Lesson 8 of 8
Objective: Students will be able to solve a variety of basic probability problems
I like to use this assessment to get a sense of how well my students are understanding the probability unit. Although it does seem summative, I use the data in a follow up lesson as described in the next section.
The Follow Up
On the following day of the assessment, students enter and I hand them markers. I then give them the answers to the problems and have them grade themselves. Then I collect their markers and give them time to fix their work. At the end of class we review a few of their misconceptions.
Here are the answers: Answers
There are a few common misconceptions that come up with these problems. I will review three here.
Question 1 (the gambler's fallacy question): What is the chance of flipping a head after x amount of trials.
This is one of my favorite types of probability questions, since many people believe if you haven't had your number come up yet, it must come up soon. However, the probability resets with each trial. This is the basic definition of an independent even and needs to be understood. If students aren't convinced, ask then to consider the absurdity of the opposite. If all the previous flips of a coin weighed into the current result, how fair would any toss be? As soon as a coin is physically turned that would skew the next result.
Question 13: (repeat digits): How many five letter arrangements can be formed from the ed word "digit."
Perhaps the best way to approach this question is to first encourage the students to pretend we actually have 5 distinct letters and do the calculation 5! = 120
Then ask, "how many of those will be repeats?" The answer is half, since two of the letters are repeats. So here we can solve with 5!/2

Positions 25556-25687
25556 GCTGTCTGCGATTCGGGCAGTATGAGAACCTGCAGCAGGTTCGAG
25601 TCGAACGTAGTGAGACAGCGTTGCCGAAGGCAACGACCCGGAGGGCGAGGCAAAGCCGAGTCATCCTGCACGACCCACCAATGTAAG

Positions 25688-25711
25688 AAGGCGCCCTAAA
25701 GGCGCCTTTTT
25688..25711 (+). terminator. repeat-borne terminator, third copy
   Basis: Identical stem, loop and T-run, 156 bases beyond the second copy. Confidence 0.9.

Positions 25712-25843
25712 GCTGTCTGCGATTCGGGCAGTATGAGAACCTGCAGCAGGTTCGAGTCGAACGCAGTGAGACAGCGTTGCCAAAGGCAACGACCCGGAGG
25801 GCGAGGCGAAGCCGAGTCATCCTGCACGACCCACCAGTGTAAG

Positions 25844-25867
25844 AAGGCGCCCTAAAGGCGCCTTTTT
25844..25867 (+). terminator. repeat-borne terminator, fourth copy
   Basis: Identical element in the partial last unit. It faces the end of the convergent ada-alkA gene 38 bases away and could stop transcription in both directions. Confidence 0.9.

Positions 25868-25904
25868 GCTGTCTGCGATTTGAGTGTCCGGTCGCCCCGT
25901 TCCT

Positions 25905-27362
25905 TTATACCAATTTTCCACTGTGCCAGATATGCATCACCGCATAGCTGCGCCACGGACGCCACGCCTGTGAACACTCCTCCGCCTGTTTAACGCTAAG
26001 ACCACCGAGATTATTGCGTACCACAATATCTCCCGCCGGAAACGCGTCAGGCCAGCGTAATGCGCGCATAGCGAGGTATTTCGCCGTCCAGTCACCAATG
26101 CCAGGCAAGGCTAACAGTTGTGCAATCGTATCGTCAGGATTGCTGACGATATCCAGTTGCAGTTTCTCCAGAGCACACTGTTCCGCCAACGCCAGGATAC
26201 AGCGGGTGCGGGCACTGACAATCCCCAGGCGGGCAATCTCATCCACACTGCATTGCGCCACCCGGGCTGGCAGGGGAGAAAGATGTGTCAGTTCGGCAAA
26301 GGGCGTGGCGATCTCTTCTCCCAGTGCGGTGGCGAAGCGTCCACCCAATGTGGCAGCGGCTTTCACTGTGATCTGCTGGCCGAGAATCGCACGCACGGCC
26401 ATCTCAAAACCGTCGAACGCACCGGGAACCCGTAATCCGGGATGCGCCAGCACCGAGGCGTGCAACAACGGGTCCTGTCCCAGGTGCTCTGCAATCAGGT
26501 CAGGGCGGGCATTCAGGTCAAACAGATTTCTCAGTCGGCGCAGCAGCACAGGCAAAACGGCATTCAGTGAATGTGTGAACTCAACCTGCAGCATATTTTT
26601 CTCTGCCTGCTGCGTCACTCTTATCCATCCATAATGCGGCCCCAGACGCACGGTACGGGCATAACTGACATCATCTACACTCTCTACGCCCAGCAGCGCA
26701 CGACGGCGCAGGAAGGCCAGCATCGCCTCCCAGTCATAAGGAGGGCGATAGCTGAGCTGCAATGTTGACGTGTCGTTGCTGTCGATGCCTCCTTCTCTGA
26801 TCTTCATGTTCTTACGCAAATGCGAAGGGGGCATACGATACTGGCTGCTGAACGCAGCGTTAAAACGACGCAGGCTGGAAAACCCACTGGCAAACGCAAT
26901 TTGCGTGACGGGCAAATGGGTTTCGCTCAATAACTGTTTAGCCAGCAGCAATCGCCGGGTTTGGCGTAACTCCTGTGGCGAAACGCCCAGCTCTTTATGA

If they aren't convinced try a much smaller sample, something like the work Keen and show them all the 12 arrangements:
You can double this list if you color code the two E's and treat them as two different letters. Then students will see the 24 total combinations. However it is obvious that only half of them are truly different. It is difficult for students to think about why we don't treat the two letters differently but why we might treat something like colors differently. I like this conversation because we could color code the letters and make them different, but it important to understand that our analysis should fit the problem we are dealing with.
Question 20: (Mutual Exclusivity) A piggybank contains 2 quarters, 3 dimes, 4 nickels, and 5 pennies. One coin is removed at random. What is the probability that the coin is a dime or a nickel?
First identify the total number of coins: 14
Then list out the options:
3/14 chance of getting a dime or a 4/14 chance of getting a nickel
Students tend to multiply these two values (especially after doing all those permutations). To spiral back to our work with Venn Diagrams, we set this problem up in a Venn diagram and reexplain the idea of sets being mutually exclusive. They need to realize that you are increasing your success by broadening the types of things you want to get. If that approach doesn't work, I suggest using extremes to get the point across. Ask them to imagine the probability of getting a dime or nickel or penny or quarter. Would it make sense to multiply all of those probabilities? What happens if we add them? Why should we get a sum of 1?
Asking these questions will help students step back and make sense of probability questions.